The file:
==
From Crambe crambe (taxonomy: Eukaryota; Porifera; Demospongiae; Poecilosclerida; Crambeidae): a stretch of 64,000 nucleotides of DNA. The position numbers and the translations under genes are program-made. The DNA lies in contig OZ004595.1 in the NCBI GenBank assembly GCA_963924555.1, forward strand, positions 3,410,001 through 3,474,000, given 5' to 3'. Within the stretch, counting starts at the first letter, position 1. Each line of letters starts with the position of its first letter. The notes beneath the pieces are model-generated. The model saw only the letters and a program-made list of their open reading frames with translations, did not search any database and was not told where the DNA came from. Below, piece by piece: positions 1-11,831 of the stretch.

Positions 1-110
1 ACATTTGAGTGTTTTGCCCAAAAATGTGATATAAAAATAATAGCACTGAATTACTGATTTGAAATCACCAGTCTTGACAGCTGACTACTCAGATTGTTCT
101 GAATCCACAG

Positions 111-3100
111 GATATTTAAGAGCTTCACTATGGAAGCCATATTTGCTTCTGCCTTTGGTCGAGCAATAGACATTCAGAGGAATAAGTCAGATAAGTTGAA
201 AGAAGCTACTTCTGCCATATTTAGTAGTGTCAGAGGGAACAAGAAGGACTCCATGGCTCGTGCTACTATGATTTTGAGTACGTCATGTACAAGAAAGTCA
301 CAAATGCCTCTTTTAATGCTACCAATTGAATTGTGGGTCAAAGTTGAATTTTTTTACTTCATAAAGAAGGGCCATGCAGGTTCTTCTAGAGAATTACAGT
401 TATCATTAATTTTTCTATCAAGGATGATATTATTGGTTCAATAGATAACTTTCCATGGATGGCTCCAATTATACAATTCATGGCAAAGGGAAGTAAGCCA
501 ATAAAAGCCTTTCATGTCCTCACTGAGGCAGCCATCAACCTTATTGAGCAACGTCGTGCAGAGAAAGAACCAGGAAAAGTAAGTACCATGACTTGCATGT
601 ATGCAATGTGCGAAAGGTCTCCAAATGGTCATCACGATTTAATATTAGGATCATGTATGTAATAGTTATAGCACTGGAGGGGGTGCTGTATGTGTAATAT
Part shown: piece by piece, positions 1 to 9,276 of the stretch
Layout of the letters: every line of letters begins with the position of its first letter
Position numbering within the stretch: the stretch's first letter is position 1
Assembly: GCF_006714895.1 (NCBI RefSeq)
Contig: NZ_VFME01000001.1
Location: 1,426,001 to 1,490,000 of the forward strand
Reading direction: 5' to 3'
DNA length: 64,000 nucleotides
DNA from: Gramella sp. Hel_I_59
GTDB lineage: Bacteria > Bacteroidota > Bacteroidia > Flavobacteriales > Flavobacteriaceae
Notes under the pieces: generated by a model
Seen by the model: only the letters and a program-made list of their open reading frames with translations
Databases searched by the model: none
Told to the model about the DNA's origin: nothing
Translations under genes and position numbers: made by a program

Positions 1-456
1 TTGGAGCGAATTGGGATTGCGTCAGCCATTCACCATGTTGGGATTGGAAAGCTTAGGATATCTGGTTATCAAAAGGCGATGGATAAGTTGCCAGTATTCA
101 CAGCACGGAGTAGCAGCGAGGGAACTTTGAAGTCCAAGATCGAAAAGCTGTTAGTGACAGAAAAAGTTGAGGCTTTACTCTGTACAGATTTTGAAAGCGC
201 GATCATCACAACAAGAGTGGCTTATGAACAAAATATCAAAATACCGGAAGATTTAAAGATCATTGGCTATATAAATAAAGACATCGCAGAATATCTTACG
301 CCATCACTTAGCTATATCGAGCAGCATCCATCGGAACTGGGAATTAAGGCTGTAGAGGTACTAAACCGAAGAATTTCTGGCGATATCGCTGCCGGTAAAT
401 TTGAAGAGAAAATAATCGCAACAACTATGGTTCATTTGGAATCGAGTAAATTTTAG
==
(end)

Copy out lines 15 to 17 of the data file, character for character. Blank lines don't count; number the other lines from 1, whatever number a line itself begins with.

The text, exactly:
Assembly: GCF_006714895.1 (NCBI RefSeq)
Contig: NZ_VFME01000001.1
Location: 1,426,001 to 1,490,000 of the forward strand